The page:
Abdomen examination forms a crucial part of Medicine practical examination. It will help you in cases of Hepatomegaly, Splenomegaly, Ascites, Jaundice and other cases of abdominal region.
· Fever, loss of weight, fatigue, lassitude.
· Gastrointestinal symptoms: dysphagia, nausea, vomiting, altered bowel move-ment, jaundice.
· Renal symptoms: oliguria, history of renal failure.
· History of diabetes, hypertension.
· History of ascites, swelling of feet, mass in the abdomen.
1. Ensure the patient is lying flat (remove any extra pillows, if’ present, with the permission of the patient); the hands should lie by
the patient’s side with the abdomen exposed/’rom the inframammary region to just above the genitalia. Do not expose the
2. Begin with the hands, looking for the following signs: · Clubbing, leukonychia (white chalky nails). · Palmar erythema.
· Dupuytren’s contracture (feel for thickening of the fascia).
· Hepatic flap.
3. Examine the arms: look for arteriovenous fistula, haemodialysis catheters, spider naevi.
4. Comment on the skin: · Pigmentation. · Scratch marks.
5. Examine the following:
· Supraclavicular and cervical lymph nodes.
· Tongue for pallor.
· Eyes for anaemia, jaundice, xanthelasma.
· Upper chest and face for spider naevi.
· Axilla for hair loss, acanthosis nigricans.
· Breast for gynaecomastia.
6. Inspect the abdomen, looking for the following signs:
· Any obvious mass.
· Visible veins (check direction of flow, which is usually away from the umbilicus).
· Visible peristalsis.
· Hernial orifices (ask the patient to cough at this stage).
· Expansile pulsations of aortic aneurysm.
7. Ask the patient whether the abdomen is sore at any part.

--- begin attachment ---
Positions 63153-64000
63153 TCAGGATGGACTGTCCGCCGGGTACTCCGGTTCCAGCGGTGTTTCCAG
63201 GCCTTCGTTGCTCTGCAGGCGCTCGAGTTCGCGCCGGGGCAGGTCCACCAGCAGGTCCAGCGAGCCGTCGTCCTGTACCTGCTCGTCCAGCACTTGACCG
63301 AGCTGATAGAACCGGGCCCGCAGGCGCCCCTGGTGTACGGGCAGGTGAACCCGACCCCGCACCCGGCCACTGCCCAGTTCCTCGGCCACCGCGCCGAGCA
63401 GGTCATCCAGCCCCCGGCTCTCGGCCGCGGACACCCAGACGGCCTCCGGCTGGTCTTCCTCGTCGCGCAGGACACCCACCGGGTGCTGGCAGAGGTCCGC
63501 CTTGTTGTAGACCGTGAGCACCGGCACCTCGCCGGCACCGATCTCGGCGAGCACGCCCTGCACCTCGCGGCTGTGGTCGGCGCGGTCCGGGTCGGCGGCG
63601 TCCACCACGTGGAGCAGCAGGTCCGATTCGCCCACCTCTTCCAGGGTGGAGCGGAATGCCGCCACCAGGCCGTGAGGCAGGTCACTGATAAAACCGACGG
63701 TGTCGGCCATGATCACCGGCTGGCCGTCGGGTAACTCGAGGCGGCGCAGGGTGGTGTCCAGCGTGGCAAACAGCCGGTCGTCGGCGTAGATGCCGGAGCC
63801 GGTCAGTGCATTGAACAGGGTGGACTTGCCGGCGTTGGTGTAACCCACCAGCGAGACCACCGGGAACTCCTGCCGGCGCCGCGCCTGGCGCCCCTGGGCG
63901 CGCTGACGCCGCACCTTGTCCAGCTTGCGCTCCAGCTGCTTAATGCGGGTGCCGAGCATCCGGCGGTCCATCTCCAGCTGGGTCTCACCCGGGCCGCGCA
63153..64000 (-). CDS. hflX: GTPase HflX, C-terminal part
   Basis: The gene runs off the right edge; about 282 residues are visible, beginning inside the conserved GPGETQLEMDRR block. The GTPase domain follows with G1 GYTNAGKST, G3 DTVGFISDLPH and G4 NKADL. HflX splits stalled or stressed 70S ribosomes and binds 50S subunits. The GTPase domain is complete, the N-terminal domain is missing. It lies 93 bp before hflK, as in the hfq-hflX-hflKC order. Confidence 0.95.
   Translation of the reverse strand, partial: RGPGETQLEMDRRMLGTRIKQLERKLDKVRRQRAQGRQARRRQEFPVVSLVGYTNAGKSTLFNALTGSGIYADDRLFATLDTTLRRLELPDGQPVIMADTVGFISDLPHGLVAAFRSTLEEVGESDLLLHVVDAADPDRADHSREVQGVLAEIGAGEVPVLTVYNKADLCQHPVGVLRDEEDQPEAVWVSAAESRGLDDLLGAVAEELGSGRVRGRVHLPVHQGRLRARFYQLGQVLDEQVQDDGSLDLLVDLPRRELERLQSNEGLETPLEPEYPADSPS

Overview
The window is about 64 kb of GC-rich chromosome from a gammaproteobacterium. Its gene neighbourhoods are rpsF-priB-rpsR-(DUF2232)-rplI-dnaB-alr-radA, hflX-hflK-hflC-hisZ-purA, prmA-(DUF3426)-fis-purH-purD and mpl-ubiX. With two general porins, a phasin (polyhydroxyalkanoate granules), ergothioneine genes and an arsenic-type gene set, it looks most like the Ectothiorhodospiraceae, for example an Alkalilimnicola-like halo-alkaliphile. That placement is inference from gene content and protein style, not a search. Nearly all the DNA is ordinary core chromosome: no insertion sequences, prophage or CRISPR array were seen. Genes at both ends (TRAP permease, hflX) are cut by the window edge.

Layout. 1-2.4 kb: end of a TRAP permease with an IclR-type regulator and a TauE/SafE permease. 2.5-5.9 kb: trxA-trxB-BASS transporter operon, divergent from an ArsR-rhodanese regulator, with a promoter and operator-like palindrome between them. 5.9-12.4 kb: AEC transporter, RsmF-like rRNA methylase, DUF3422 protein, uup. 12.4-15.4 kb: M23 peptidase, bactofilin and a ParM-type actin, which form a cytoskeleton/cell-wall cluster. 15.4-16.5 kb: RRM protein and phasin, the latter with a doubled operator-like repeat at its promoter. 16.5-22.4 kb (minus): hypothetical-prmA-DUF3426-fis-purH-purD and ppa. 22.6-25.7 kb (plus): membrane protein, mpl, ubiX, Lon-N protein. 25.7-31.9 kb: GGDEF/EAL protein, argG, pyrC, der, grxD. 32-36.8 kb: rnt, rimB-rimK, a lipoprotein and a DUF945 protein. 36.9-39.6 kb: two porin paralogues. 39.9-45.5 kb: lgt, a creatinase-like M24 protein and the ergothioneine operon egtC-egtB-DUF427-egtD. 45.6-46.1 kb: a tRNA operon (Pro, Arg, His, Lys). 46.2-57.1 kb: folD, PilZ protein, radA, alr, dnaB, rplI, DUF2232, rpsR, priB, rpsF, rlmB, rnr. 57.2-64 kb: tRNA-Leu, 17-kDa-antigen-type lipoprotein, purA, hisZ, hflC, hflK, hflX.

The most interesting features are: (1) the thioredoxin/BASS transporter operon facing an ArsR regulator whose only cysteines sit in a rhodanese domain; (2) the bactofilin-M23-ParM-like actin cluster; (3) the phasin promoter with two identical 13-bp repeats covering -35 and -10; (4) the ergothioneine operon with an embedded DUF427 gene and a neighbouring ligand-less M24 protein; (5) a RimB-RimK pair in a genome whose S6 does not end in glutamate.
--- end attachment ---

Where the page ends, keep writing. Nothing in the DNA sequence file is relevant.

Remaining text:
8. Palpation: kneel on the floor or sit on a chair before you begin palpation. At all times look at the patient’s eyes to check whether
he or she winces in pain. Begin with superficial pain and begin in the least tender area. Palpate in all the quadrants (remember
that there are four quadrants).
· For mass – determine its characteristics.
· Liver (percuss for upper border using heavy percussion, for lower border using light percussion).
· Kidneys (bimanual palpation, demonstrate ballottement).
· Groin for lymph nodes.
· Check hernial orifices.
· Test for expansile pulsation of an aortic aneurysm.
10. Percuss, looking for shifting dullness (at this stage, when the patient is lying on his or her right side, seize the opportunity to
examine for a small spleen and for pitting oedema over the sacral region). Remember that abdominal percussion should follow
adequate inspection and percussion.
· Over an enlarged liver for bruit.
· Over a suspected aortic aneurysm.
· For bowel sounds.
12. Tell the examiner that you would like to perform a rectal examination and examine the external genitalia.
13. Examine the legs for oedema.